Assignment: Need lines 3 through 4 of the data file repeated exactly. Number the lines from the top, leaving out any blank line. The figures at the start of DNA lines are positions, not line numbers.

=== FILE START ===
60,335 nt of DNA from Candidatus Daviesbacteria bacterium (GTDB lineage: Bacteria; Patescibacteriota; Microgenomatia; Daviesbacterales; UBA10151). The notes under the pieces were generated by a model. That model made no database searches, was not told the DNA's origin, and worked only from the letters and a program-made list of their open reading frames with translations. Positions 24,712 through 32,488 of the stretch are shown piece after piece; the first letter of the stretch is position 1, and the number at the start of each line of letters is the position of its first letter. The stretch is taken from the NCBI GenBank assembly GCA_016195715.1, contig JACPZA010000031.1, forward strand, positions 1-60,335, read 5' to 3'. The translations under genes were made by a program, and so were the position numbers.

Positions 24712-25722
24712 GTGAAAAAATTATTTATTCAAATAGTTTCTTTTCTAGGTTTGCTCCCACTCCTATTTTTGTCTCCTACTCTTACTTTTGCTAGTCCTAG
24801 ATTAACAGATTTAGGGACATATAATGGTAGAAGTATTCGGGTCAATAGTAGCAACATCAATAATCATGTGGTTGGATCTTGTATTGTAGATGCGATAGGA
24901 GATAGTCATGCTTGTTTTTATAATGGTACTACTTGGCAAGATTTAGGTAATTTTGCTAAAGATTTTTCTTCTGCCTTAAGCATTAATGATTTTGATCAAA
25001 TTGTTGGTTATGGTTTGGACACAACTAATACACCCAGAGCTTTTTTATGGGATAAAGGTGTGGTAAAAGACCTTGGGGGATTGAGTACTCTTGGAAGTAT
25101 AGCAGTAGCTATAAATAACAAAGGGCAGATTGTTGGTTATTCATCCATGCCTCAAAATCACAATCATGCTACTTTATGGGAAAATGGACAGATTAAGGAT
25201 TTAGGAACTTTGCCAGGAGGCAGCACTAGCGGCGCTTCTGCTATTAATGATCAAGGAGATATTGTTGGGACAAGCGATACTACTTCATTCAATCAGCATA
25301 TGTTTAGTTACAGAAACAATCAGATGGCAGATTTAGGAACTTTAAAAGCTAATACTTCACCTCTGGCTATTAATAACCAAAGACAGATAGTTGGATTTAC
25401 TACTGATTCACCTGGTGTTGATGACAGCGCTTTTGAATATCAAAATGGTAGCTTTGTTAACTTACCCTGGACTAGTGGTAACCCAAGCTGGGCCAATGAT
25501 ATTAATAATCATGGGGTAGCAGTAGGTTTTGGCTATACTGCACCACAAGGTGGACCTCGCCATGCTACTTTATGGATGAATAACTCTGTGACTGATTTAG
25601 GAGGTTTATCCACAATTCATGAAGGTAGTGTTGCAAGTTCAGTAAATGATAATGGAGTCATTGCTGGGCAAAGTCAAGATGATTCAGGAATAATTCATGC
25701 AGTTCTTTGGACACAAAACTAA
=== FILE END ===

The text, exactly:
24712 GTGAAAAAATTATTTATTCAAATAGTTTCTTTTCTAGGTTTGCTCCCACTCCTATTTTTGTCTCCTACTCTTACTTTTGCTAGTCCTAG
24801 ATTAACAGATTTAGGGACATATAATGGTAGAAGTATTCGGGTCAATAGTAGCAACATCAATAATCATGTGGTTGGATCTTGTATTGTAGATGCGATAGGA